Almighty and everlasting God, who, of thy tender love towards mankind, hast sent thy Son, our Saviour Jesus Christ, to take upon him our flesh, and to suffer death upon the cross, that all mankind should follow the example of his great humility: Mercifully grant, that we may both follow the example of his patience, and also be made partakers of his resurrection; through the same Jesus Christ our Lord.  Amen.

Troparion of Palm Sunday, Tone 4
O Christ God, when we were buried with Thee in Baptism, we became deserving of Thy Resurrection to immortal life. Wherefore, we praise Thee, crying: Hosanna in the highest! Blessed is He that cometh in the Name of the Lord.

Kontakion of Palm Sunday, Tone 6
Upborne upon the heavenly throne, and seated upon the earthly foal, O Christ our God, receive the praises of angels and the hymns of men, exclaiming before Thee: Blessed is He that cometh to restore Adam.

2015 Palm Sunday Homily of Pope Francis

Sermon on the Entry of Our Lord into Jerusalem

Orthodox Metropolitan Anthony Bloom

In the Name of the Father, the Son and the Holy Ghost.
Today Christ enters the path not only of His sufferings but of that dreadful loneliness which enshrouds Him during all the days of Passion week. The loneliness begins with a misunderstanding; the people expect that the Lord’s entry into Jerusalem will be the triumphant procession of a political leader, of a leader who will free his people from oppression, from slavery, from what they consider godlessness – because all paganism or idol-worship is a denial of the living God. The loneliness will develop further into the dreadful loneliness of not being understood even by His disciples. At the Last Supper when the Saviour talks to them for the last time, they will be in constant doubt as to the meaning of His words. And later when He goes into the Garden of Gethsemane before the fearful death that is facing Him, His closest disciples, Peter, John and James – whom He chose to go with Him fall asleep, depressed, tired, hopeless. The culmination of this loneliness will be Christ’s cry on the cross, “My God, My God, why hast Thou forsaken me?” Abandoned men, rejected by the people of Israel He encounters the extreme of forsakenness and dies without God, without men, alone, with only His love for God and His love for mankind, dying for its sake and for God’s glory.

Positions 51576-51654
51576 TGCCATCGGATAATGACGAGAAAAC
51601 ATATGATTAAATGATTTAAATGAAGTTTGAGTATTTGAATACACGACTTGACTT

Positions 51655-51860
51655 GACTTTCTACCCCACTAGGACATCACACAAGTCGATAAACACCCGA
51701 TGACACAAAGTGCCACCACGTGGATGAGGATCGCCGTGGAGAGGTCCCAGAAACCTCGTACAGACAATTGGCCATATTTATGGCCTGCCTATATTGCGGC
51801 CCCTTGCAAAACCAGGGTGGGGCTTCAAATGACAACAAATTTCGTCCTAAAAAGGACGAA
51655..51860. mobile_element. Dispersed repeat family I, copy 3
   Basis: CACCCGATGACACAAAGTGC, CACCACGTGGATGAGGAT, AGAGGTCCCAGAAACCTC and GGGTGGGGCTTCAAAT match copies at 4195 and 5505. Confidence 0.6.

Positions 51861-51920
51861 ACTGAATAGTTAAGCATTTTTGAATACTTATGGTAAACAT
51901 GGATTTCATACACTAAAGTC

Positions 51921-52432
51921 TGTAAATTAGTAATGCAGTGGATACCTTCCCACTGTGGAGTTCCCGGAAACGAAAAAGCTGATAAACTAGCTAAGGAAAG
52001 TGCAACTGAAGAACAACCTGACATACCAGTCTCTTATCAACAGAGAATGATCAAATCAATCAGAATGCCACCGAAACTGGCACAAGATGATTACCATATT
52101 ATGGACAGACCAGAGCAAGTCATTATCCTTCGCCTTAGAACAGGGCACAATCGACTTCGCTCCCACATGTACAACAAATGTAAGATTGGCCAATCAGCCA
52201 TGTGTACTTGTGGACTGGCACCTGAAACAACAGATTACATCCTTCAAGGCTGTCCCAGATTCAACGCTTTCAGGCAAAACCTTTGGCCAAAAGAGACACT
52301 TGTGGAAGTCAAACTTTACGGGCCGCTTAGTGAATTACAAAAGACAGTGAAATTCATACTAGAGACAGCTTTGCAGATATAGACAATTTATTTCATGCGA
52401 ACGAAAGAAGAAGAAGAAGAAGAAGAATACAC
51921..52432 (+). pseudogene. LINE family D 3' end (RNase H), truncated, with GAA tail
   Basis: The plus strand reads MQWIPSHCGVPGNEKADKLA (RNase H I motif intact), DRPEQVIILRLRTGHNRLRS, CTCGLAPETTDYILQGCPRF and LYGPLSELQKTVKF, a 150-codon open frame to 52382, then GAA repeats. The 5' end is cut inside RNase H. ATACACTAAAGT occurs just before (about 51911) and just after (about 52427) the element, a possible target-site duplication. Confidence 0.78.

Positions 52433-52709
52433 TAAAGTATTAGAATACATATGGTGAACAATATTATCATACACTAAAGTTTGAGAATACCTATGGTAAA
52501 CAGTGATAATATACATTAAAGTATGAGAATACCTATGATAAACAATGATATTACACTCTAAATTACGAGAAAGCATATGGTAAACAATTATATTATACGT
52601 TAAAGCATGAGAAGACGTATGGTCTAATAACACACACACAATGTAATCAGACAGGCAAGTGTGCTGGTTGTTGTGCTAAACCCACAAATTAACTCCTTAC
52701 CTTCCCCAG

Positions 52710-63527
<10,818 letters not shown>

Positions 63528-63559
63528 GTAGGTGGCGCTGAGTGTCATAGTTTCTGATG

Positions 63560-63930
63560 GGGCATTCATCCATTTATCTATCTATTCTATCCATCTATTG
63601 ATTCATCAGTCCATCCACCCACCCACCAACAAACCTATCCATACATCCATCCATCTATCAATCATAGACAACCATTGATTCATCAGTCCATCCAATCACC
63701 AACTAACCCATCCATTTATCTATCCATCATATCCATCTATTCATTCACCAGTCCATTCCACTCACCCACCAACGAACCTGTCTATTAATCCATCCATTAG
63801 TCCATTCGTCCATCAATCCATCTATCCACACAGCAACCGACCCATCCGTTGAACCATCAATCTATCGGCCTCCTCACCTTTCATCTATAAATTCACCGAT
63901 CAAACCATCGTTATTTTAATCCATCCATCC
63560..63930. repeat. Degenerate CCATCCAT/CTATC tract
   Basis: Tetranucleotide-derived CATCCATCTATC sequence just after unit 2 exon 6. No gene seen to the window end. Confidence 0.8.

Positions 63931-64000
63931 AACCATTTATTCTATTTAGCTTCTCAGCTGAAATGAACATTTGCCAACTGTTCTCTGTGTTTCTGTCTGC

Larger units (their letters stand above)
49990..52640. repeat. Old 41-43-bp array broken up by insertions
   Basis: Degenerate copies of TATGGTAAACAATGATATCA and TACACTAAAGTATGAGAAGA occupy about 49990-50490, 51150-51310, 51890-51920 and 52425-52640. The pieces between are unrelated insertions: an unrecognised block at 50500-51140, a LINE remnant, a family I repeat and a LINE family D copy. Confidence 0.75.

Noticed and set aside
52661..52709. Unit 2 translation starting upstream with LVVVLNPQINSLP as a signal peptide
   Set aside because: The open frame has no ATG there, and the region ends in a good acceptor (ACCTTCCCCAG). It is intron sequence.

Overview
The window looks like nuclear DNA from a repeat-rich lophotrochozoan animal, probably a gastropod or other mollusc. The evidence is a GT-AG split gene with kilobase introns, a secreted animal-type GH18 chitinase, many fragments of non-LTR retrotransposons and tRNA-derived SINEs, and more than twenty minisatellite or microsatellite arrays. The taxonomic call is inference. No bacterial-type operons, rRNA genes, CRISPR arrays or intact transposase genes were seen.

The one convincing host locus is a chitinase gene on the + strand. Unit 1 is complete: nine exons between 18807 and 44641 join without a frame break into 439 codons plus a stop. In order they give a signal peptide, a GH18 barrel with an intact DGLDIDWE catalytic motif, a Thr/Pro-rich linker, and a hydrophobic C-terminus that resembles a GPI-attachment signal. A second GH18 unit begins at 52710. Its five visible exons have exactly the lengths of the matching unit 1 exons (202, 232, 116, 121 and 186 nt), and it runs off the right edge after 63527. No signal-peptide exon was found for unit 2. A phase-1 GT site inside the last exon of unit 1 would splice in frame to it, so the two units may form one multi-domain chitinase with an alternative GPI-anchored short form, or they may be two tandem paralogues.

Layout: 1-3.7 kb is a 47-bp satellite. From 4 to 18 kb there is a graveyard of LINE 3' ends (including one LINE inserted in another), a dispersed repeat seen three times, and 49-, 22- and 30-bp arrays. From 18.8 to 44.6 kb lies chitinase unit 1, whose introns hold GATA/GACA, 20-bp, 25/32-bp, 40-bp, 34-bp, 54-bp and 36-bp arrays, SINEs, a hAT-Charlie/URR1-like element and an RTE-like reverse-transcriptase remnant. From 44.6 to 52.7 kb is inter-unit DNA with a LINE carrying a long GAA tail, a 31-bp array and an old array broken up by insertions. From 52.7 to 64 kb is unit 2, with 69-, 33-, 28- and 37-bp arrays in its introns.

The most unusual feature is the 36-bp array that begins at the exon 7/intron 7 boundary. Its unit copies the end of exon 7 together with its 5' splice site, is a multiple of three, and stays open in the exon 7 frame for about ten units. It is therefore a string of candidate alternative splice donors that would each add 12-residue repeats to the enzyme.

The beginning of Christ’s Passion is today’s triumphal procession; the people expected a king, a leader – and they found the Saviour of their souls. Nothing embitters a person so much as a lost, a disappointed hope; and that explains why people who could receive Him like that, who witnessed the raising of Lazarus, who saw Christ’s miracles and heard His teaching, admired every word, who were ready to become His disciples as long as He brought victory, broke away from Him, turned their backs on Him and a few days later shouted, “Crucify Him, crucify Him.” And Christ spent all those days in loneliness, knowing what was in store for Him, abandoned by every one except the Mother of God, who stood silently by, as she had done throughout her life, participating in His tragic ascent to the Cross; she who had accepted the Annunciation, the Good Tidings, but who also accepted in silence Simeon’s prophecy that a sword would pierce her heart.